Day Two


It was an early morning for us, as we were headed up to the Scottish Highlands to see Loch Ness. After grabbing a coffee, we were off to the train station, ready for our three-hour train ride. It was an incredible day out in nature, and nice to get out of the city. As much as I love city sightseeing, I will always feel most at home in the countryside. You can read about our day trip to the Highlands here.

Day Three

Sadly, this was our last day in Scotland. Even though we had only been there for two days, Luke and I had both fallen in love with Scotland, and nearly three years later, I’m still eagerly awaiting the time I can go back! We packed our day with a variety of activities, starting with the St. Giles cathedral – very pretty, but no photos allowed inside, sadly. After grabbing a morning coffee, we set off to Calton Hill, which is on the opposite side of the city from Edinburgh Castle, and also had some beautiful views. At the top of the hill, there are the beginnings of a model of the Parthenon, which was never completed due to a lack of funds. However, it made for a great area to enjoy the sunshine, and have lunch and a chat. From Calton Hill, you can see Arthur’s Seat, which is a mountain (or a very large hill, depending on where you’re from!) right in the middle of Edinburgh.

Before we tackled the mountain, we checked out the People’s Story Museum, where we learned about the people who had lived in Edinburgh from the 1700s until now, including a whole room on the transformation of gay rights in Scotland, which was very interesting! Then it was across the street to the Museum of Edinburgh, which had a variety of decorative arts and more about the general history of Edinburgh. The best part was that both of these museums were free!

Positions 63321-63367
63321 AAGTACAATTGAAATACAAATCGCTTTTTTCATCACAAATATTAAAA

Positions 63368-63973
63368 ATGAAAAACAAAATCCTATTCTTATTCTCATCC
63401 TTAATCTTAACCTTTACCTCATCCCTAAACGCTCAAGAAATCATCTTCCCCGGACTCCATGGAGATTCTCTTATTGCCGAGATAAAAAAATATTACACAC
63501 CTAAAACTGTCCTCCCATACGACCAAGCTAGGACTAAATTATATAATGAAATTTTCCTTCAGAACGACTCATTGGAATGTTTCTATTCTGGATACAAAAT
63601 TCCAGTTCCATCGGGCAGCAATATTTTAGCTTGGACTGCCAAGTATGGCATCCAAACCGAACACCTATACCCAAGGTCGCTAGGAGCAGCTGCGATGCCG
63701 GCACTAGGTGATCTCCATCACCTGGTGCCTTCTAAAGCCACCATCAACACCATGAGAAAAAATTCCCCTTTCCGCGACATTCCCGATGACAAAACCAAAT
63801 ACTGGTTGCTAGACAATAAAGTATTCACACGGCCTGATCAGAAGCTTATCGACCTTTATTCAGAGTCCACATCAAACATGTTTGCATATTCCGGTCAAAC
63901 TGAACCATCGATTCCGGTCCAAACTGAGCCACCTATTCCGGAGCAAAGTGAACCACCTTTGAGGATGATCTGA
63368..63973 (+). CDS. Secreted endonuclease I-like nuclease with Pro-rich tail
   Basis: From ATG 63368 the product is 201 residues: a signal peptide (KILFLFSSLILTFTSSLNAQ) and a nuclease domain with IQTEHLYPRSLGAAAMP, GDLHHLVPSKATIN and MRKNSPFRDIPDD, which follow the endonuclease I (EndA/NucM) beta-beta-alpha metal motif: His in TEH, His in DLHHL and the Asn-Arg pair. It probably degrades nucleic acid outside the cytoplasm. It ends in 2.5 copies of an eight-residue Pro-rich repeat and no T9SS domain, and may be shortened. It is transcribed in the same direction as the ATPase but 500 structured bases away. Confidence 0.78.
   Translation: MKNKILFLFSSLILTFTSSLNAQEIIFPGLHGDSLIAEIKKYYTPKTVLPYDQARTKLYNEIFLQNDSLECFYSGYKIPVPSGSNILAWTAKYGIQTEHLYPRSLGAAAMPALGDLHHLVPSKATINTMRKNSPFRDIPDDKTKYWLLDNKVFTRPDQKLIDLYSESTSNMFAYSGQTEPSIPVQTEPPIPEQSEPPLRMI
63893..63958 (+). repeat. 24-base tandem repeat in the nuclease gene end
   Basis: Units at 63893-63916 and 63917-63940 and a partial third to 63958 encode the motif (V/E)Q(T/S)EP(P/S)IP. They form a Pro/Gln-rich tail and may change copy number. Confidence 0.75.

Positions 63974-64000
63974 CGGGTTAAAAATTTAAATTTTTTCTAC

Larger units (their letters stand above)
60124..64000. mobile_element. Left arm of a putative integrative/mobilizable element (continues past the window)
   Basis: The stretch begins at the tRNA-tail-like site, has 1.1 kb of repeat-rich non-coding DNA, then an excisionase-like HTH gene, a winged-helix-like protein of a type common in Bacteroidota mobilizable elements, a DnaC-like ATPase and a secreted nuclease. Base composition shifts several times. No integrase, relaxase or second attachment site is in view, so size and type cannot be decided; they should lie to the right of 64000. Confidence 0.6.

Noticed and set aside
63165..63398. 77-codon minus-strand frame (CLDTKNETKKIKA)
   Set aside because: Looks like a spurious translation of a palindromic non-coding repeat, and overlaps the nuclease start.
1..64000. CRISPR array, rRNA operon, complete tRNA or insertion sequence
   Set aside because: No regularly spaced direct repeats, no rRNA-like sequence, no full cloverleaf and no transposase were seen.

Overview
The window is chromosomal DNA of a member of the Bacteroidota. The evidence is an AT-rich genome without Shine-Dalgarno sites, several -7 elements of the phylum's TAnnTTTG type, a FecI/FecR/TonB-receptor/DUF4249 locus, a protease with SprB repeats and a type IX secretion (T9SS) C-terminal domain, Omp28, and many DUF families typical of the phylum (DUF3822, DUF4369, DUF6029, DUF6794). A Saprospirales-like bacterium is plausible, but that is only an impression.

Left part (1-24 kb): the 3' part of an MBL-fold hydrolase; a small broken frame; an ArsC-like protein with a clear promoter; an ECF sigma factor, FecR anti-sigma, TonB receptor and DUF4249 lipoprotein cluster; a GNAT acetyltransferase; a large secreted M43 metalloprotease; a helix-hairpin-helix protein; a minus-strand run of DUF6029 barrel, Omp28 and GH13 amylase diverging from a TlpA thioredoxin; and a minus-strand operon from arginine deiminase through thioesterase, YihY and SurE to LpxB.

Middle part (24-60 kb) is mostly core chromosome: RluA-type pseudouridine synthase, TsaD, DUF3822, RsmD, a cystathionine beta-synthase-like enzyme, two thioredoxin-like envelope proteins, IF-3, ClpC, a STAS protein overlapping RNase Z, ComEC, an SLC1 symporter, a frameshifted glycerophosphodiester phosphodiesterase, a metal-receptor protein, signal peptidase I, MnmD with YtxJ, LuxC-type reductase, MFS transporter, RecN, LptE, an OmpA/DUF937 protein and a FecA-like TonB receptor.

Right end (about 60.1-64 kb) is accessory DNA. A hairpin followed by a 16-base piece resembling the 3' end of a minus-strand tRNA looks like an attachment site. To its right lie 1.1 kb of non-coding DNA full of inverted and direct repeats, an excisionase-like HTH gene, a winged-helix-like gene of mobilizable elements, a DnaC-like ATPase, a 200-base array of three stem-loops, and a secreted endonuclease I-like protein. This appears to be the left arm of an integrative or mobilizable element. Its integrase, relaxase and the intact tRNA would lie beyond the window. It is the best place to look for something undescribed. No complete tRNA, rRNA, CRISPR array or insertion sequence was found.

Our next task would be the biggest of the day, climbing Arthur’s Seat. Let me tell you, it was actually a lot taller than it looked. Nevertheless, it’s still something I would highly recommend to anyone visiting Edinburgh, and definitely something I would do again if I found myself back in the city, although this time I would choose better walking shoes than worn-out Converse! After checking my phone’s pedometer, it turned out that we had climbed the equivalent of 146 flights of stairs. Don’t let that number scare you though, the views were so pretty that we hardly noticed the climb! It’s also a great place for a picnic, and I could have spent a whole day there, reading in the grass and enjoying the sun!


We wrapped up our last day in Edinburgh by walking around the part of the city we hadn’t been to yet, more to walk around and talk than seeing anything in particular. I do love how green Edinburgh is – there is no lack of parks and outdoor space, which is what I enjoy in a city! We grabbed some dinner, then headed back to the hostel to get our bags. We stayed at Kick-Ass hostels, which we really enjoyed and I would highly recommend! Then it was off to the coach station for another overnight bus back to London!